Ben Uri Gallery & Museum

Ben Uri Gallery & Museum The most comprehensive and important collection of works by late 19th, 20th and 21st Century immigrant artists in the United Kingdom and the international museum sector. Addressing the universal issues of identity and migration through the visual arts.
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Ben Uri Gallery and Museum, founded in July 1915 in Whitechapel, East London, is dedicated to positive engagement with the widest public at large. We actively partner museums and community groups to engage and partner audiences, both young and old - near and far, in exploring contemporary issues through art. The Ben Uri Collection is internationally recognised and encompasses over 1300 works, principally from the start of the 20th century, by some 385 artists originating from 35 different countries including Chagall, Liebermann, Pissarro, Soutine, Ury alongside Auerbach, Bomberg, Epstein, Gertler, Kitaj, Kossoff, Solomon and Wolmark. Access to the collection is provided through exhibitions including touring, collection loans, publications, academic and public presentations, nationwide learning programmes, social health and extensively through the internet. Ben Uri present 4 major exhibitions a year - see web for details.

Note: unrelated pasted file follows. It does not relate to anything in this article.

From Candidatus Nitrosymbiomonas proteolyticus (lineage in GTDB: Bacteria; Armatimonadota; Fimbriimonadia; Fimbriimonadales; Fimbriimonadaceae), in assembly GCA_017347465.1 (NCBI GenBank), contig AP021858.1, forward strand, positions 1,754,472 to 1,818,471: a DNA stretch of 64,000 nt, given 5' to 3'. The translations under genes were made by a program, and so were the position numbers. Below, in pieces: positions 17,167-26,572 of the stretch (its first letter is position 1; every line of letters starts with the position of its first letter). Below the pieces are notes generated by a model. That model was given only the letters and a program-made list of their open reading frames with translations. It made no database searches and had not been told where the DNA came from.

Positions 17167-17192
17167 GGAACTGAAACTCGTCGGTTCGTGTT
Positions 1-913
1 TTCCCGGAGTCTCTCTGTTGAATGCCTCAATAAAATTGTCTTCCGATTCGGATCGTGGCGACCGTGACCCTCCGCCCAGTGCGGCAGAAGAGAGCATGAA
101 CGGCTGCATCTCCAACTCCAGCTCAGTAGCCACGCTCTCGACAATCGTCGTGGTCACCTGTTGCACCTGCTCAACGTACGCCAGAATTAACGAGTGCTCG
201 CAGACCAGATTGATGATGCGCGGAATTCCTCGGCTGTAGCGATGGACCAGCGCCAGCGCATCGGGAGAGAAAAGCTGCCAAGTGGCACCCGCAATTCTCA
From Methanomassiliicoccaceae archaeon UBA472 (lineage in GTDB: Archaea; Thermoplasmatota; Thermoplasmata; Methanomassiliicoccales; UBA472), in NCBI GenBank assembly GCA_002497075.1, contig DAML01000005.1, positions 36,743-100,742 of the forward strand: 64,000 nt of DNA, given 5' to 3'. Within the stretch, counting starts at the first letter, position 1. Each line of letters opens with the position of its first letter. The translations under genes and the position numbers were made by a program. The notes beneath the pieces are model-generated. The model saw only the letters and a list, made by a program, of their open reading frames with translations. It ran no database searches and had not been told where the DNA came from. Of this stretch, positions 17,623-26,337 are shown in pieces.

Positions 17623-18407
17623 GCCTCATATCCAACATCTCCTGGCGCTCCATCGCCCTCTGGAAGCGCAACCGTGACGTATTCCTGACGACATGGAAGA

📣Reminder: Our Instagram Live Series continues Wednesdays at 5:00pm. If you're interested in the curatorial, operational...
19/04/2020

📣Reminder: Our Instagram Live Series continues Wednesdays at 5:00pm. If you're interested in the curatorial, operational, and digital functions of a gallery, tune in and catch our staff sharing the behind-the-scenes of Ben Uri Gallery. If you've missed an episode, no need to fret! Each episode is recorded and uploaded onto our page and IGTV channel afterwards so you don't miss a thing. Visit us on Wednesdays over at https://www.instagram.com/benurigallery/ and you can meet us face to face! We look forward to sharing our time with you as we #MuseumFromHome these next few weeks.